Colin Brookes, Loughborough, Leicestershire

Our present system of society is fraught with contradictions. We have the technological potential to adequately feed, clothe, house and provide a decent life for every man, woman and child on Earth, yet instead of abundance for all there exists poverty, insecurity and misery for the vast majority.

At the heart of all these social problems is the conflict between the need to accumulate and reproduce capital on one hand and the need to fulfil human want on the other. Productive activity is mediated through the mechanism of market exchange, so production ceases when profit fails to be realised, not when human need is satisfied. Instead of directly co-ordinating to fulfil its needs, humanity is dominated by the blind imperatives of an economic system. If humanity as a whole were to democratically take control of the productive apparatus of society and free its operations from the constraints of the profit motive, an already existing but as yet untapped potential for abundance could be realised.

This would of course entail a complete transformation in property relations. Instead of a society based on minority control, production for profit, and market exchange, we would have one based on common ownership and production for need. Instead of being mediated through the market system, production decisions would be co-ordinated directly according to the self-defined needs of global society, and the means of production belong to everybody.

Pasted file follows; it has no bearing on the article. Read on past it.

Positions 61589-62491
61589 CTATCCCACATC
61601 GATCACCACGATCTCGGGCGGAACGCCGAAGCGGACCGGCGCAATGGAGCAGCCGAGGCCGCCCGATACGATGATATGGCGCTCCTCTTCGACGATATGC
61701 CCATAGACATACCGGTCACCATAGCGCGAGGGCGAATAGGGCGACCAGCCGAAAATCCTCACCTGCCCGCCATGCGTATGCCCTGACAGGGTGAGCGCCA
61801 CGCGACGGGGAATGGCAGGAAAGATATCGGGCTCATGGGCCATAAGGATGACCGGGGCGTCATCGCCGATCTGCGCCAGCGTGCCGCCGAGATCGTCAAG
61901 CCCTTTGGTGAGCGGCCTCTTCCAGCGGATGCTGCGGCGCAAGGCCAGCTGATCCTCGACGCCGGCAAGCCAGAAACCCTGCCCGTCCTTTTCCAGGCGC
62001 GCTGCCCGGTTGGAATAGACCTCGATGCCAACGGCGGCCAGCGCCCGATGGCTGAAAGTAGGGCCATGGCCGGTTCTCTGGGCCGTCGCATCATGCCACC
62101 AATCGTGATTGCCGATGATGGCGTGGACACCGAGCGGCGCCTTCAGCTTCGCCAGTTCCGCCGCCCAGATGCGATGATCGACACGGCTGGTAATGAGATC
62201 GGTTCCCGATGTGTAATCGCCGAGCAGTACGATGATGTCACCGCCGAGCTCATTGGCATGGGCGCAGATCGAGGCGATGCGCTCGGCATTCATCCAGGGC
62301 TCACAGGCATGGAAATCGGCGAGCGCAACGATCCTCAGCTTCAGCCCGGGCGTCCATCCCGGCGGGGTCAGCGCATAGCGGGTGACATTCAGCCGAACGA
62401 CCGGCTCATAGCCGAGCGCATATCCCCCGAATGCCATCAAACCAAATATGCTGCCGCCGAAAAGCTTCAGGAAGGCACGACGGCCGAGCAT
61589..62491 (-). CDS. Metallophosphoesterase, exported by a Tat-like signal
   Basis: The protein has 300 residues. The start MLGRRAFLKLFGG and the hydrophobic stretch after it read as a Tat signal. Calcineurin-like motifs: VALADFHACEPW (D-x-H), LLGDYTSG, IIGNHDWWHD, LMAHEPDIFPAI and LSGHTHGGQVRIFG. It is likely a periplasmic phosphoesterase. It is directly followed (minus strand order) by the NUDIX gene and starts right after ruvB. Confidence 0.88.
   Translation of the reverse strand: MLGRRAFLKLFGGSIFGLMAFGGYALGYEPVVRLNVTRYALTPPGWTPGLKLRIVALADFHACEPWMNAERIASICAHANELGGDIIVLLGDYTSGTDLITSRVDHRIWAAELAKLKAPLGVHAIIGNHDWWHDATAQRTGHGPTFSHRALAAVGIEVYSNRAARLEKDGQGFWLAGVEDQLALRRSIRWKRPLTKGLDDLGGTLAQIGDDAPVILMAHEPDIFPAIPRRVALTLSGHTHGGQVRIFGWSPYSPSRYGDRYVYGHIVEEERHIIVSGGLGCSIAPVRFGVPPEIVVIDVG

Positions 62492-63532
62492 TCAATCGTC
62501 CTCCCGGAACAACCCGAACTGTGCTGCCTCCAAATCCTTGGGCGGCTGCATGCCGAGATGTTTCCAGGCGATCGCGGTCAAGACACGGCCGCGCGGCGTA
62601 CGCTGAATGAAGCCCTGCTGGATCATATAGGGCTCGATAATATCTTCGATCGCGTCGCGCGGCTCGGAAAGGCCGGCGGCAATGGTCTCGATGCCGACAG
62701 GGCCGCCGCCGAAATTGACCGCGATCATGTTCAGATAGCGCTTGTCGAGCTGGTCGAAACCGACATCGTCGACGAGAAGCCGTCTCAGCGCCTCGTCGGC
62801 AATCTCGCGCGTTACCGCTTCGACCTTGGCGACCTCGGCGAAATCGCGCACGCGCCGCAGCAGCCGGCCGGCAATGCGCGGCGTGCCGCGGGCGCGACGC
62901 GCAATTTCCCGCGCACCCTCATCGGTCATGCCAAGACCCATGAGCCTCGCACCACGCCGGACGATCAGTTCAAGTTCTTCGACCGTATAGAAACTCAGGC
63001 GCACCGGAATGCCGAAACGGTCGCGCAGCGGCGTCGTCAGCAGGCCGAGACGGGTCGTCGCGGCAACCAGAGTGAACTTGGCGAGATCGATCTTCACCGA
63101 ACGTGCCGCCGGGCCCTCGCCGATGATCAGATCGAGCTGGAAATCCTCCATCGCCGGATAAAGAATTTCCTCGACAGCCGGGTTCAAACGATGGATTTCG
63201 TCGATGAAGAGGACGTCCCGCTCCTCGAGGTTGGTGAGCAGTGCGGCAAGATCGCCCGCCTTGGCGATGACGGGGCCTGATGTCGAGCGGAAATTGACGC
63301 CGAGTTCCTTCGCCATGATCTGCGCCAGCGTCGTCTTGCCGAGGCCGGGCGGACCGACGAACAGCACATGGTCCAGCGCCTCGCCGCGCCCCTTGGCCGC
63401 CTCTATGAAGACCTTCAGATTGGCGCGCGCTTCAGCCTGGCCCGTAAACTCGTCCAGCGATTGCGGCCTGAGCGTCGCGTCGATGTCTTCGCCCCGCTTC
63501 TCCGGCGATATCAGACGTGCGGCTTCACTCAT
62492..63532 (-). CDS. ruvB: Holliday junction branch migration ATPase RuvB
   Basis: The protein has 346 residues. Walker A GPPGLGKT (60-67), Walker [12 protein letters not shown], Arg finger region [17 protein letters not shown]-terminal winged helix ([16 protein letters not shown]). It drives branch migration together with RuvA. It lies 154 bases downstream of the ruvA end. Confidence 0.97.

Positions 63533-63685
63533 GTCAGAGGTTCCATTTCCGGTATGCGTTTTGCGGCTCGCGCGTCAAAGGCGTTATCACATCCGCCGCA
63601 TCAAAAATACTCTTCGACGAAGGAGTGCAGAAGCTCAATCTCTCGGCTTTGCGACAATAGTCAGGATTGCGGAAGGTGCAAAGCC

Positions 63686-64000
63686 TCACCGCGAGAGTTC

Does this mean that I will be forced out of my home, have the clothes taken off my back and the food stolen from my mouth? No. Protection would be invoked – not through the right to property, but directly according the interests of the person involved.

But what about human nature? Deep down, aren’t we all lazy, greedy and aggressive? Firstly, there is no fixed ‘human nature’ independent of society. For example, in a society based on scarcity, the motive is to hoard, since poverty is always around the corner. When society is no longer divided between competing buyers and sellers and labour-power, the motivation to work comes from the satisfaction of fulfilling a need. Instead of an endless drive to accumulate abstract wealth, the guiding principle becomes one of self-mastery and the betterment of society.